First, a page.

Many talking heads brand Donald Trump un-American and unfit to be president, but his poll numbers accurately reflect people’s frustrations and fears over an America they no longer recognize. So, what is “American ” today? Is it a foreign policy that fails to protect ours borders, support our allies and allows tens of thousands of Syrians into our country, ignoring the terrorist threat and forcing them upon the states? My cap says “these colors don’t run”. Is it “American” to withdraw from the international stage, become a feckless spectator while the world descends into chaos, nullify all the blood and treasure lost in Iraq, while Obama preaches to West Point graduates that climate change is their most immediate enemy. Perhaps it’s “American” to allow race relations to devolve and fester with no attempt at healing the growing divide from Obama while the cities burn and a few tragic incidents incite a national war on police, castrating their effectiveness. Maybe it’s “American” to turn our universities into coddling bastions of political correctness where students are encouraged to  imagine insults and aggression in every discourse, snuffing out free speech and creating distrust among one another. Or is it “American” to claim a bogus 5.3% unemployment rate with millions of Americans still suffering while the Bureau of Labor Statistics shows it to be twice that nationally and higher for the inner cities. America has lost its’ morale, identity, purpose and place in the world.The next president must restore them. That’s American.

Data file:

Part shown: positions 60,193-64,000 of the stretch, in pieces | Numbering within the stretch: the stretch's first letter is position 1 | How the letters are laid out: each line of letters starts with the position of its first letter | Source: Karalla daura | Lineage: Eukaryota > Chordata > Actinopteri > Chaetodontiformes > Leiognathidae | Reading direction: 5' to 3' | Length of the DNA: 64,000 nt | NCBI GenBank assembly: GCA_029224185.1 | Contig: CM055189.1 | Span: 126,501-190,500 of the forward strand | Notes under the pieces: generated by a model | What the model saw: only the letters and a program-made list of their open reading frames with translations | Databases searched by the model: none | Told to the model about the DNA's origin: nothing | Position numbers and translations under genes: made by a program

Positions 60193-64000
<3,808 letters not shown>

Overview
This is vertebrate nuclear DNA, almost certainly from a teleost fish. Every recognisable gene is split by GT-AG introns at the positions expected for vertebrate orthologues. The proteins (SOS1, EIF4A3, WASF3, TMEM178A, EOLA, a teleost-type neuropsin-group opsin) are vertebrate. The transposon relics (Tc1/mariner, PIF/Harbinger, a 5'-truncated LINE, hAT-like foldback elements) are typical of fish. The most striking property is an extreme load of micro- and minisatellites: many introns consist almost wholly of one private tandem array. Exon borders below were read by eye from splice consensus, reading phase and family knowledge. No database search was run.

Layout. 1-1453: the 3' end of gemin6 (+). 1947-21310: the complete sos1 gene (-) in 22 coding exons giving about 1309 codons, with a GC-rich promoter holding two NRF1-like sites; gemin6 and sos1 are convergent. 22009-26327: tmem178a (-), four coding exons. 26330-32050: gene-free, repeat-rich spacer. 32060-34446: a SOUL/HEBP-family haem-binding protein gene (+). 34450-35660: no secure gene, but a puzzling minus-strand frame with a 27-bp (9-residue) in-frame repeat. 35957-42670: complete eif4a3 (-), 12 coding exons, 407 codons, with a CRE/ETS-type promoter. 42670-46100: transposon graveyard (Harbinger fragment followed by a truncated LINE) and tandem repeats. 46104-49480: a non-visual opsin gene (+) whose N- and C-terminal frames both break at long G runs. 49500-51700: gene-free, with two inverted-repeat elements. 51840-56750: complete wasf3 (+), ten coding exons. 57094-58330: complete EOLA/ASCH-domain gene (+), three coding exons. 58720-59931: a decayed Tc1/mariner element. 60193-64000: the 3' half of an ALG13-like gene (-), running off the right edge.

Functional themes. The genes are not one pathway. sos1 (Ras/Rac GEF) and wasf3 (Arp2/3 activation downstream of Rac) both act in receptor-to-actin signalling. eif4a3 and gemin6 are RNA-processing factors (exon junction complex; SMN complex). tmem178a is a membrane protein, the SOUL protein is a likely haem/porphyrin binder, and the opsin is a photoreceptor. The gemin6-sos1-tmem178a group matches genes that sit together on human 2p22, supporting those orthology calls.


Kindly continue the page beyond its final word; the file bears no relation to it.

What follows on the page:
Republican Primary Election Dates

Monday, February 1, 2016